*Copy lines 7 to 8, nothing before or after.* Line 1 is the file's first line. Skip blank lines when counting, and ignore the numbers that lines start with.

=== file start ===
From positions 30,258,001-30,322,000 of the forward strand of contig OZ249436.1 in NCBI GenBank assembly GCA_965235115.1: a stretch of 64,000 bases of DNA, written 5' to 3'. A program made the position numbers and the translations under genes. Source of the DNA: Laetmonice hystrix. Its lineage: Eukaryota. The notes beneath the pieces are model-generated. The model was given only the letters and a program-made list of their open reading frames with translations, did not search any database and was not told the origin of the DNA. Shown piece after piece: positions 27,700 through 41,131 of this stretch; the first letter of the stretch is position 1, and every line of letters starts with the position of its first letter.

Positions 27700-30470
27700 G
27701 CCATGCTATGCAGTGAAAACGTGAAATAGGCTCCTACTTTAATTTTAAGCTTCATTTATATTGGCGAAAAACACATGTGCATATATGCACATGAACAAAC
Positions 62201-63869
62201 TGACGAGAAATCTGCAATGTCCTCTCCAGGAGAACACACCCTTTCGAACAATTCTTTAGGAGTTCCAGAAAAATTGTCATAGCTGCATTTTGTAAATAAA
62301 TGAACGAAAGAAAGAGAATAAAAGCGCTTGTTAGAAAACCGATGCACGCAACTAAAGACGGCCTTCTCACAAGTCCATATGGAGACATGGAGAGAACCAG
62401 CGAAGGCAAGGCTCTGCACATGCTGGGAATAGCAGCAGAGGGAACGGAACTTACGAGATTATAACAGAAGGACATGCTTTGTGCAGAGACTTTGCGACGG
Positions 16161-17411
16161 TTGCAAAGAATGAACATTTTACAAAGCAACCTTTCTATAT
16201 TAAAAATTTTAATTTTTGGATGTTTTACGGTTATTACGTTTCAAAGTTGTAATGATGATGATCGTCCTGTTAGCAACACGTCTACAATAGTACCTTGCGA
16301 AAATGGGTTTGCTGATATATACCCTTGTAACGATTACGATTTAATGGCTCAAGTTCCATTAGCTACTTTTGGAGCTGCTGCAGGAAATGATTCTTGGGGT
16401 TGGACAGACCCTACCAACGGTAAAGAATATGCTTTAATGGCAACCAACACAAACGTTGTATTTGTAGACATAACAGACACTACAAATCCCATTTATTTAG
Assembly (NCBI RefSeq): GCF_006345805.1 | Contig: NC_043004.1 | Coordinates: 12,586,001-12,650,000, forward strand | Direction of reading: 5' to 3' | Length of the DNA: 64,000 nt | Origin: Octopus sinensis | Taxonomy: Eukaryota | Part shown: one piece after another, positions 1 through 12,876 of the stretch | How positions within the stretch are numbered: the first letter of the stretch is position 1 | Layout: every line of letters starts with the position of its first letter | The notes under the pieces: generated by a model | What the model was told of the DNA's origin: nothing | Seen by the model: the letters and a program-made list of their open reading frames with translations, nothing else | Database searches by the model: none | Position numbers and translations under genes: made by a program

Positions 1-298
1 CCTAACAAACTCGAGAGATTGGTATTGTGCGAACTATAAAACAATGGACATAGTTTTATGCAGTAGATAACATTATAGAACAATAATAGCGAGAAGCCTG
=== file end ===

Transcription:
62301 TGAACGAAAGAAAGAGAATAAAAGCGCTTGTTAGAAAACCGATGCACGCAACTAAAGACGGCCTTCTCACAAGTCCATATGGAGACATGGAGAGAACCAG
62401 CGAAGGCAAGGCTCTGCACATGCTGGGAATAGCAGCAGAGGGAACGGAACTTACGAGATTATAACAGAAGGACATGCTTTGTGCAGAGACTTTGCGACGG